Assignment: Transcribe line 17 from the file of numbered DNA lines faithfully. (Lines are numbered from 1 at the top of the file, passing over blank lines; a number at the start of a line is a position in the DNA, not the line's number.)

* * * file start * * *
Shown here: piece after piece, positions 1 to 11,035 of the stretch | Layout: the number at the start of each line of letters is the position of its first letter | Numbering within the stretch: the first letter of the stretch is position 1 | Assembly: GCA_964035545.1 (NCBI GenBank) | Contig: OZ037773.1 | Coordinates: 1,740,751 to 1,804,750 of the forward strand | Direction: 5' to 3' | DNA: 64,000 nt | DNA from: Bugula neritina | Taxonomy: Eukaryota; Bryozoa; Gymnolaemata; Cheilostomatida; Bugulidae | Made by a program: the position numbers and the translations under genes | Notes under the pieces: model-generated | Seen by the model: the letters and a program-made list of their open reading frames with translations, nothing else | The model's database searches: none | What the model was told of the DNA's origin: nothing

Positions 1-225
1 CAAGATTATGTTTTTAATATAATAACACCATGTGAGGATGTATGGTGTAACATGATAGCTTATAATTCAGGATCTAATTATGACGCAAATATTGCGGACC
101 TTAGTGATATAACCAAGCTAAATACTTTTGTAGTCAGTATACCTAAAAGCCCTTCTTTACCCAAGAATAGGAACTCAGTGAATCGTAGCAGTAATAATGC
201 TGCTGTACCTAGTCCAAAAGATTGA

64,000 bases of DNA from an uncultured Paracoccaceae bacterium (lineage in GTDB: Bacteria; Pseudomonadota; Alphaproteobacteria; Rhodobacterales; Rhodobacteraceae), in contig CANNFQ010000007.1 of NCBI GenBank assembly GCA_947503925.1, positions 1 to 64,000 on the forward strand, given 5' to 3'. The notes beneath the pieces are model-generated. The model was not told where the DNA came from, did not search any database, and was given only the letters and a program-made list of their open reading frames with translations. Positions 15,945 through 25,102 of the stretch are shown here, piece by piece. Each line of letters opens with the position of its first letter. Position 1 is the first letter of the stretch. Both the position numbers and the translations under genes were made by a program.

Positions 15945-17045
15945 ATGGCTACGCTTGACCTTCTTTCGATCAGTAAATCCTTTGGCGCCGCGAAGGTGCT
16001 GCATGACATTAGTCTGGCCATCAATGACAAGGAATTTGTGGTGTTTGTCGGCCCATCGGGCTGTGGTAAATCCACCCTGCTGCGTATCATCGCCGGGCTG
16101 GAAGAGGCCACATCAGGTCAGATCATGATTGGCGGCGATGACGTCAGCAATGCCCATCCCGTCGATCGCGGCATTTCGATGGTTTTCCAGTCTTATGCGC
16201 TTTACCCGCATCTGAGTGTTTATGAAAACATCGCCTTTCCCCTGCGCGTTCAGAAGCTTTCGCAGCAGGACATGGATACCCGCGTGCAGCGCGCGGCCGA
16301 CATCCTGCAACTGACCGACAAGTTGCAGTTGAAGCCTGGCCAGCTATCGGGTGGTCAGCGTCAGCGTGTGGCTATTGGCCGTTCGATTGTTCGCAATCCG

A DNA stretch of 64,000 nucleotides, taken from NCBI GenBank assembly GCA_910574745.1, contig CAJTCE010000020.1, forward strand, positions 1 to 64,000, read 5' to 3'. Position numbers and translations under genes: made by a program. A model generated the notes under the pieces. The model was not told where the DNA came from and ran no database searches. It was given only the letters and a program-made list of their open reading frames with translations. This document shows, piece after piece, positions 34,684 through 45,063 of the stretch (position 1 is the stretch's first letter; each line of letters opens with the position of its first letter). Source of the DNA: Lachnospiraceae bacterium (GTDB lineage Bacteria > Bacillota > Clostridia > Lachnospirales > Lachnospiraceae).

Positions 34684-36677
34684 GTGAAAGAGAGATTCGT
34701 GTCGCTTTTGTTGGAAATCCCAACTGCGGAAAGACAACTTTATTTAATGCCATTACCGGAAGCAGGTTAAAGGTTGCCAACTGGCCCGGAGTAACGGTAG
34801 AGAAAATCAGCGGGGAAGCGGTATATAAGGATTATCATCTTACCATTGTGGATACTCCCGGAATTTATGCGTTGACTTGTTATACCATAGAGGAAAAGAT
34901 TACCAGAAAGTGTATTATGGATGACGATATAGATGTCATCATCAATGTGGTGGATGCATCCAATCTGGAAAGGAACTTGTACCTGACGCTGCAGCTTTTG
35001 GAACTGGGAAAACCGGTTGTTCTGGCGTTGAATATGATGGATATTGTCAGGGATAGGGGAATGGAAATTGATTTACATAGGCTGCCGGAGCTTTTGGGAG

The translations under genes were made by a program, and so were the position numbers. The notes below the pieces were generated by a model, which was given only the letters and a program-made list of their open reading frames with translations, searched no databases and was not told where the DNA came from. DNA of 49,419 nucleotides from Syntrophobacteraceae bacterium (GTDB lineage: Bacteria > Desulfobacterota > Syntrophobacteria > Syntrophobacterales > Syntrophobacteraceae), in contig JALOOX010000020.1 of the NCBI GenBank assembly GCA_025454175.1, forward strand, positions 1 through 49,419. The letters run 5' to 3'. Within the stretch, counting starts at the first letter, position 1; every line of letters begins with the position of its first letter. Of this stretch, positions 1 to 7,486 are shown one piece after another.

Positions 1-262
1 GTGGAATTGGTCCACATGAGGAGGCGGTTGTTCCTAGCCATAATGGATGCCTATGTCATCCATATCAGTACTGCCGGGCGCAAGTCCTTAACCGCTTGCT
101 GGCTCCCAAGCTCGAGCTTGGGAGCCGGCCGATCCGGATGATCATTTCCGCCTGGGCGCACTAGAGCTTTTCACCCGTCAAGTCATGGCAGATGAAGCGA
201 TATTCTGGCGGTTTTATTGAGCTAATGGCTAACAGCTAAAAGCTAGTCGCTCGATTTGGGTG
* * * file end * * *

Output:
34801 AGAAAATCAGCGGGGAAGCGGTATATAAGGATTATCATCTTACCATTGTGGATACTCCCGGAATTTATGCGTTGACTTGTTATACCATAGAGGAAAAGAT